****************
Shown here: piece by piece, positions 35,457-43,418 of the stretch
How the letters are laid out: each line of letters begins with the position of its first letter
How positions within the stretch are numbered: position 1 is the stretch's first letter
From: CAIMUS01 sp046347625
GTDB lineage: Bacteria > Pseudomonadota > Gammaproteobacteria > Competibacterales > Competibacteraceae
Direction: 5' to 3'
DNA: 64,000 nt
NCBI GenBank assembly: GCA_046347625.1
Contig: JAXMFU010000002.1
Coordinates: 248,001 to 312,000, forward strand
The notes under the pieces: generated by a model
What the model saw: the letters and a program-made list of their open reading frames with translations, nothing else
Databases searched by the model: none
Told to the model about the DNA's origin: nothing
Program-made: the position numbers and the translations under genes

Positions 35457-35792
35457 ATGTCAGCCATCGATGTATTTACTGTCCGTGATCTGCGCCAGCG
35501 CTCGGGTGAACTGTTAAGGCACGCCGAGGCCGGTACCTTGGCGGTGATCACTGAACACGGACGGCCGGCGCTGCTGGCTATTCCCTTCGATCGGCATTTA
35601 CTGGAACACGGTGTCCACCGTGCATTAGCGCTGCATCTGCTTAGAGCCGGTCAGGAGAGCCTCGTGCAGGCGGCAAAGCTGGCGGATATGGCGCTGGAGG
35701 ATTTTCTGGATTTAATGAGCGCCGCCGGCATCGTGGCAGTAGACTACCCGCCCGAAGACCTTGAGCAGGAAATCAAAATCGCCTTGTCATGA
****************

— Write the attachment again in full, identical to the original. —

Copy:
Shown here: piece by piece, positions 35,457-43,418 of the stretch
How the letters are laid out: each line of letters begins with the position of its first letter
How positions within the stretch are numbered: position 1 is the stretch's first letter
From: CAIMUS01 sp046347625
GTDB lineage: Bacteria > Pseudomonadota > Gammaproteobacteria > Competibacterales > Competibacteraceae
Direction: 5' to 3'
DNA: 64,000 nt
NCBI GenBank assembly: GCA_046347625.1
Contig: JAXMFU010000002.1
Coordinates: 248,001 to 312,000, forward strand
The notes under the pieces: generated by a model
What the model saw: the letters and a program-made list of their open reading frames with translations, nothing else
Databases searched by the model: none
Told to the model about the DNA's origin: nothing
Program-made: the position numbers and the translations under genes

Positions 35457-35792
35457 ATGTCAGCCATCGATGTATTTACTGTCCGTGATCTGCGCCAGCG
35501 CTCGGGTGAACTGTTAAGGCACGCCGAGGCCGGTACCTTGGCGGTGATCACTGAACACGGACGGCCGGCGCTGCTGGCTATTCCCTTCGATCGGCATTTA
35601 CTGGAACACGGTGTCCACCGTGCATTAGCGCTGCATCTGCTTAGAGCCGGTCAGGAGAGCCTCGTGCAGGCGGCAAAGCTGGCGGATATGGCGCTGGAGG
35701 ATTTTCTGGATTTAATGAGCGCCGCCGGCATCGTGGCAGTAGACTACCCGCCCGAAGACCTTGAGCAGGAAATCAAAATCGCCTTGTCATGA